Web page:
It was supposed to be a lark, the joint album by Robert Plant and Alison Krauss, and certainly not a cash-in or an awards play. So the first big surprise about “Raising Sand” — the 2007 collaborative effort by the erstwhile Led Zeppelin frontman and the bluegrass-turned-pop singer and violinist — was that it got made at all.
The second was that such a seemingly niche project, delicately crafted with roots-virtuoso producer T Bone Burnett, not only went platinum but was honored with six Grammys — including two of the top categories, album of the year and record of the year.
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If you’re Krauss, who long held the mark for most Grammys by a female artist (her 27 were finally surpassed this year when Beyoncé moved up to 28), that kind of statuary accumulation is just another day at the office. But if you’re Plant, well …
“I’d never seen a Grammy before!” he exclaims as he recalls the trophies he and Krauss piled up (one for a single in 2008, then a five-Grammy sweep in 2009). “It’s true. How about that?” Led Zeppelin fans can insert a bitter laugh here: The group received a nod for best new artist in 1970 and then, infamously, didn’t get another until 2014, 35 years after Zeppelin’s breakup, when they won their first non-honorary Grammy, for a live album. And yet, Plant says, “I team up with a remarkable young lady, and people just keep throwing them at me. So I thought that was really quite cute. I don’t know why I didn’t stick around a bit longer, actually. I could have had loads now — could’ve been giving them to family members.”
He’s about to get another shot at a surplus. On Nov. 19, there will be a sequel: “Raise the Roof,” again produced by Burnett, with the studio, record company and several key musicians from the first round all revisited. In many ways, it feels like same time, next year, but 14 years later. On this mostly covers project, they even dip back into two of the catalogs explored on “Raising Sand”: those of the Everly Brothers and Allen Toussaint. The other wildly eclectic songs range from “Can’t Let Go,” originally popularized by Lucinda Williams, to an 18-year-old song by the indie-rock group Calexico; from an under-remembered Merle Haggard classic to a nearly century-old tune by a blues singer who only ever cut six tracks and left no surviving photographs. With drummer Jay Bellerose and guitarist Marc Ribot returning as band members, and new additions such as jazz great Bill Frisell and Los Lobos’ David Hidalgo, the album sounds warm, mystical and at times slightly foreboding, like an old friend you’re glad to see again who’s still a little mysterious.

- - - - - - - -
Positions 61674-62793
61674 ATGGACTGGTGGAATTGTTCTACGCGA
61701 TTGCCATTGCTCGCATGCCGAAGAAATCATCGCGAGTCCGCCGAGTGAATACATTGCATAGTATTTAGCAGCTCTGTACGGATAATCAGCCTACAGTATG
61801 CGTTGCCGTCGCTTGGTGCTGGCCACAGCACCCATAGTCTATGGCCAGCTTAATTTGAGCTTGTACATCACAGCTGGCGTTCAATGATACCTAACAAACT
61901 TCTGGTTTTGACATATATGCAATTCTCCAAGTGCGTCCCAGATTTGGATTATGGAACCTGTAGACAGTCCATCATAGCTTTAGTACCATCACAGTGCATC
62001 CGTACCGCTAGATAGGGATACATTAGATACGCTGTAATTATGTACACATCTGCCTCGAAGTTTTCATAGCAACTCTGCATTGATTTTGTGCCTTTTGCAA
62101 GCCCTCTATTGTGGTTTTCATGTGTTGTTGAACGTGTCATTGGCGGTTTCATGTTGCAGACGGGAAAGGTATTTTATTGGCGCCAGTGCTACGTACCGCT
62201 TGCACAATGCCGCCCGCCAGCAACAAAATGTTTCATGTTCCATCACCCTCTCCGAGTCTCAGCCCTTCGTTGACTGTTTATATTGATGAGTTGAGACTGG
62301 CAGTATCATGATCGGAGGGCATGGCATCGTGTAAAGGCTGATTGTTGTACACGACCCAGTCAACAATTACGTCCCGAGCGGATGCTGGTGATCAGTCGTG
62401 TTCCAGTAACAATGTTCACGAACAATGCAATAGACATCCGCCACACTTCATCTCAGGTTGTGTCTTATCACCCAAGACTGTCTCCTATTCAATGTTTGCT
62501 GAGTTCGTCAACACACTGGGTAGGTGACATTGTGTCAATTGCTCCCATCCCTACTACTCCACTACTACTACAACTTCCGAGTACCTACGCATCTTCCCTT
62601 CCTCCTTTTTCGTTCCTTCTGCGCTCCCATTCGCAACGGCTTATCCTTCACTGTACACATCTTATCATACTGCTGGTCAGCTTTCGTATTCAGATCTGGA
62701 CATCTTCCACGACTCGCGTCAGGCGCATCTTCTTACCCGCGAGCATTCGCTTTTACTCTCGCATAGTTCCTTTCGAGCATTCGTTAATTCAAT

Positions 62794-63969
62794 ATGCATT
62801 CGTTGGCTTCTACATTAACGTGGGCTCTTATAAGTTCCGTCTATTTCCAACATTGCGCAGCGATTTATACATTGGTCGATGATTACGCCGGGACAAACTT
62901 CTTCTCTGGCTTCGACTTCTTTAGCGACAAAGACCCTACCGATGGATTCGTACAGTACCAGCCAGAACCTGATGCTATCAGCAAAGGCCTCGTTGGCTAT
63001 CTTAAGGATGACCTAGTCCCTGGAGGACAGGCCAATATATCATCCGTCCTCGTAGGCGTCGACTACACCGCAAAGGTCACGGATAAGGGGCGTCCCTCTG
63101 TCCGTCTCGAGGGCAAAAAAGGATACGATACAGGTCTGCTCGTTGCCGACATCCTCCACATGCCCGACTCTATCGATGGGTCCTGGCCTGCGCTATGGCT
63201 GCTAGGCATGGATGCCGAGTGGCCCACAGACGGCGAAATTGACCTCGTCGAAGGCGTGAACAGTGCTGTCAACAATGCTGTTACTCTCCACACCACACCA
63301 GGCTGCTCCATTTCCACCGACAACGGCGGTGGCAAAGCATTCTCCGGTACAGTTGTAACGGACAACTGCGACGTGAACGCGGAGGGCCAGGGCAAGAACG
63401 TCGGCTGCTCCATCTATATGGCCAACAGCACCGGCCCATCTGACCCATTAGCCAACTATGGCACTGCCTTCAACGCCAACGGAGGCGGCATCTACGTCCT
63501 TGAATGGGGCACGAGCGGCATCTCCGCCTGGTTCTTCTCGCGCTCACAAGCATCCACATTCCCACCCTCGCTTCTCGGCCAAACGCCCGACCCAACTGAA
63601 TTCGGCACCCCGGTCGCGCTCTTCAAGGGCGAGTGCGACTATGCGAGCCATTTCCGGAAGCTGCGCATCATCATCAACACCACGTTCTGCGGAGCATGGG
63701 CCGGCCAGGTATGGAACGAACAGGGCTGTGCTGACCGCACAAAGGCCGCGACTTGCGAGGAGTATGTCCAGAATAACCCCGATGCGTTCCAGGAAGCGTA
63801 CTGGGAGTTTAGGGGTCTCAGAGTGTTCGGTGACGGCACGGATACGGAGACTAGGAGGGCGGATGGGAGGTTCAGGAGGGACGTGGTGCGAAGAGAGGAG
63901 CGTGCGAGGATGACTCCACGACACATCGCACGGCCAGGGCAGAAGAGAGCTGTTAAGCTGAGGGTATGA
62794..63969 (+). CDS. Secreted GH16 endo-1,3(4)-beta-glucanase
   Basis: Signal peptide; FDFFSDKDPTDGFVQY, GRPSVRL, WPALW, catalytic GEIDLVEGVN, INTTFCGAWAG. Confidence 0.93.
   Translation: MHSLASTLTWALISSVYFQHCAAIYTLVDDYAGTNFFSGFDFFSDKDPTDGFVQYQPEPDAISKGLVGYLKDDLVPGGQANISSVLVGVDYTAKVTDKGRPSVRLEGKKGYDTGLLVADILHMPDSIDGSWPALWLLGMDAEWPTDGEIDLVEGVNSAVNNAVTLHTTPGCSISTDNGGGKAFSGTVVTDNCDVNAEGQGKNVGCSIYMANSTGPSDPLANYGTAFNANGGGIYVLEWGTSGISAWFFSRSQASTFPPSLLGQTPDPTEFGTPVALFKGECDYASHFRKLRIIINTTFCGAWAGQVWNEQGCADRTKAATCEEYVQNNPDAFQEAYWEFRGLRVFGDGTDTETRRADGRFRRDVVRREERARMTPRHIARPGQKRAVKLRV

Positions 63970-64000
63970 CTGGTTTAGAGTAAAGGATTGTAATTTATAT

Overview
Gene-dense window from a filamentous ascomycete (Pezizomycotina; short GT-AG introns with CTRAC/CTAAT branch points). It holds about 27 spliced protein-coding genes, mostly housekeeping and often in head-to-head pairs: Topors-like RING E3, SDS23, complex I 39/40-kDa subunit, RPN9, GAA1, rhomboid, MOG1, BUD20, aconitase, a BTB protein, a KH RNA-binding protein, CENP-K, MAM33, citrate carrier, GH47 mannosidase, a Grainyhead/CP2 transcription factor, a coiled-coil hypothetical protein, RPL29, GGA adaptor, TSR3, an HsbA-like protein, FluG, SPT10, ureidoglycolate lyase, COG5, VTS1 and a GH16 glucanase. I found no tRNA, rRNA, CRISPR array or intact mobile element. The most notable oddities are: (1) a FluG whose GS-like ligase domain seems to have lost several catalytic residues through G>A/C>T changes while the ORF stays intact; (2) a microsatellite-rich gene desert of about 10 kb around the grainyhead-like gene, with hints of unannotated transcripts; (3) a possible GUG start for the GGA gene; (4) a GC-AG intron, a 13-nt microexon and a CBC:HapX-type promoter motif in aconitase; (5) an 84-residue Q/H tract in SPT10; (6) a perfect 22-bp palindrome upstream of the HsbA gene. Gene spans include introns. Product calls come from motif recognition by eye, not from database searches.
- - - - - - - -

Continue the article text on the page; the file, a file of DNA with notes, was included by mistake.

Which raises the question: Why did it take Plant and Krauss 14 years of being besieged with pleas for a follow-up to come through with one? “The question you ask is one that everybody asks,” Plant says, batting away its inevitability. “But it’s a stock question, and it doesn’t exist in my world.” Endeavors will be made to get an answer nonetheless.
• • •
On this hot Nashville day, Plant and Krauss are settled in the lounge of Sound Emporium, opened by Sun Records cohort Cowboy Jack Clement in a residential neighborhood in 1969, a year after Led Zeppelin was founded and two years before Krauss was born. These two contemporary music legends are as much opposites in what they’re wearing today as they are in their sing¬ing styles. Plant, longish-haired and trim, has come into the studio in a plain T-shirt. Krauss, meanwhile, has grabbed a cup of what she says is remarkably delicious studio coffee and curls up in her gray sweater in a chair in the library-like green room, as if warming herself after coming in from the cold. Which one of them is appropriately dressed for the weather? Plant, having just jetted in from a considerably cooler Worcester, England, is ready to bask in the humidity (with a trip to the city’s favorite record store, Grimey’s, in the cards for the afternoon). Krauss, being a local, may just be aware of the high likelihood that any room in the South this time of year could be overly air-conditioned. Not for the first or last time, they’re both right.
Plant proves more the hilarious raconteur of the two in the next hour-plus, although, he promises: “If you think I’m nuts, you wait until she kicks in. More coffee and she’d be off.” Krauss provides a nearly nonstop laugh track during some of her musical partner’s digressions — and occasionally shoots a look to a visitor that says, can you believe this guy? — but in the breaks between the comedy, she can cut to the quick with a precise statement that says in 150 words what Plant might get around to in an eloquently footnoted, highly entertaining thousand. No assumptions should be made about who’s more alpha in this pack. (“I always think Alison really is the leader of this outfit,” Burnett says in a separate interview.)